“One Crazy Summer” by Rita Williams-Garcia
My choice for the Newbery Award for 2011 would have gone to “One Crazy Summer” (Amistad – HarperCollins 2010) by Rita Williams-Garcia. It is one of the group of five winners. That is, a Newbery Honor.
In 1968 at the height of the civil rights movement, three black sisters, Delphine, (eleven years old), Vonetta (nine), and Fern (seven) travel from Brooklyn to Oakland, California to visit their mother, Cecile.
Delphine only has fleeting memories of her mother who abandoned them and Papa days after Fern was born. Now Cecile, who calls herself Nzila, writes poems and prints them on a press in her kitchen. She has neither time nor warmth for her children and so sends them to the People’s Center summer camp each day. The Black Panthers run the camp, feed the poor, and educate the children of poor black Oakland to what they called revolution, but we today see as “black pride.”
Through Delphine’s practical eyes we begin to understand a changing world where she, in charge of her sisters, does not want them to make a “grand Negro spectacle” of themselves on the airplane and where the summer camp teachers insist they are “black” when she and her sisters insists they are “colored”.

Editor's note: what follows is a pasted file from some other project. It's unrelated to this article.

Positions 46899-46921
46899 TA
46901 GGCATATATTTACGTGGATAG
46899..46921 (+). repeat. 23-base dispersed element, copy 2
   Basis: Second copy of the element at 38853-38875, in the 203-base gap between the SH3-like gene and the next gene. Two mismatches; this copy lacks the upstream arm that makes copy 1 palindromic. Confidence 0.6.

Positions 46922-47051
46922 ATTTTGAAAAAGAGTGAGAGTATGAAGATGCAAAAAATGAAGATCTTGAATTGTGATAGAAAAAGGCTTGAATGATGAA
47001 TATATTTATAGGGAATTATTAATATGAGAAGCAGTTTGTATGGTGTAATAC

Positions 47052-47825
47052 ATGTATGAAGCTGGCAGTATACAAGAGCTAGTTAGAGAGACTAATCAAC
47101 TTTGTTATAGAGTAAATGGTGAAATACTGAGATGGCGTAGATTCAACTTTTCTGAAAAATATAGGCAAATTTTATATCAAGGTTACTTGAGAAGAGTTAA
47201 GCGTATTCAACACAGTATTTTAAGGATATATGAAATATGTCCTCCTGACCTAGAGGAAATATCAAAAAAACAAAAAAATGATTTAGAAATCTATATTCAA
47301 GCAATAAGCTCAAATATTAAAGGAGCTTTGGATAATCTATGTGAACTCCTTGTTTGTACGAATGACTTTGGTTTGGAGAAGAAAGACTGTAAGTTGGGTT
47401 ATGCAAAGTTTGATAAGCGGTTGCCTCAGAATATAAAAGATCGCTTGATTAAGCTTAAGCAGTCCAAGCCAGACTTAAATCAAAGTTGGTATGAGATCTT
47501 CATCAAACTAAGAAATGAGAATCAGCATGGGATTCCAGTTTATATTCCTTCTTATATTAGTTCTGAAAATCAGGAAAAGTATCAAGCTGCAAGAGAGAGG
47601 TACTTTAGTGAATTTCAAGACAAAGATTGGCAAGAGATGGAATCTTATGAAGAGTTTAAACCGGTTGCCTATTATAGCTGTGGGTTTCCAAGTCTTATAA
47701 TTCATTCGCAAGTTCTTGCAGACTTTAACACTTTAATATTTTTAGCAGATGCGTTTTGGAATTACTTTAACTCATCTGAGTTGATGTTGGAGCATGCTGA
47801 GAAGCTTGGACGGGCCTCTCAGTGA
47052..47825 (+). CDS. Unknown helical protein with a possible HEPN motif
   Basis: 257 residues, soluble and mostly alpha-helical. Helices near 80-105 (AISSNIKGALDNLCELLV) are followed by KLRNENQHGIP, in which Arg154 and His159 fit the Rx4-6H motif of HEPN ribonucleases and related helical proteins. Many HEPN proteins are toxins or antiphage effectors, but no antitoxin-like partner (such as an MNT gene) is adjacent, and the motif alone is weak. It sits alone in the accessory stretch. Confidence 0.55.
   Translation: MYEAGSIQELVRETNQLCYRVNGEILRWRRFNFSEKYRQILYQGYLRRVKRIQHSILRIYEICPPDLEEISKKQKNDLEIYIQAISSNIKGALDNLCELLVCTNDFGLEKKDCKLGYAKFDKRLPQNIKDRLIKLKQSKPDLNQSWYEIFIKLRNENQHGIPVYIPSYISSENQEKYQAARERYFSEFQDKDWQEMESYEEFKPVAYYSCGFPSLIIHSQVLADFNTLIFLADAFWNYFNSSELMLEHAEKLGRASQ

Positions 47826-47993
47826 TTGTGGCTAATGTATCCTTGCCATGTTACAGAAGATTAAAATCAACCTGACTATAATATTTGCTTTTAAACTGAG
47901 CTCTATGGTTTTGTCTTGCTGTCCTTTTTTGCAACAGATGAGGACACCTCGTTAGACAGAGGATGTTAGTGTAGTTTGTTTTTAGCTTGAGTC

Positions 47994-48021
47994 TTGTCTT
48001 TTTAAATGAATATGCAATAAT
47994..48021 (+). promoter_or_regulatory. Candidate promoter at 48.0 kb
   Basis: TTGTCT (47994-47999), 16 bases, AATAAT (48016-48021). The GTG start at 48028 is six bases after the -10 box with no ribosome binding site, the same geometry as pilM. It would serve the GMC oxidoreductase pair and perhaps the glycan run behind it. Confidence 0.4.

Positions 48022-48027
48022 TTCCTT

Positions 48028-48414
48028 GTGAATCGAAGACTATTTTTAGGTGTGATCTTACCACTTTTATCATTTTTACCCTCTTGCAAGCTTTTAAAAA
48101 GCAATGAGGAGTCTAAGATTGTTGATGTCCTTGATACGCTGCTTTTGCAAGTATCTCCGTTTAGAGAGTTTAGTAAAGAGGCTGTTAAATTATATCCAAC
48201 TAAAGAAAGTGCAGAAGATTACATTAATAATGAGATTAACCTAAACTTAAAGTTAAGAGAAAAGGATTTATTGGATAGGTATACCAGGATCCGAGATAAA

Through the responsible and straight-forward Delphine, we experience the rifts that occur between “showy crowy” Vonetta, sweet baby Fern, and herself. Each character is distinct and well-developed, and we feel we know and love this family. In fact, we’ll never forget them.
As the story unfolds, and as the girls develop black pride, we begin to discover, through Delphine’s eyes, why their mother left them. We see the fragile connection between mother and daughters build to an honest, aching climax. We see how a political movement affects personal life in the example of one family. This is an emotionally charged and honest—oh so honest—novel. A jewel.
My second “reading” of this book was listening to the Recorded Books production of “One Crazy Summer,” read by Sisi Aisha Johnson. Ms. Johnson’s inflection is a perfect portrayal and support of the author’s voice, giving just enough softness to Delphine’s voice and Fern’s gentle little girl-ness with one half ounce of sass added in. Her adult voices and men’s voices are all spot on. What a fine collaboration between reader and author.
“One Crazy Summer” also won the Coretta Scott King Award, I’m happy to report.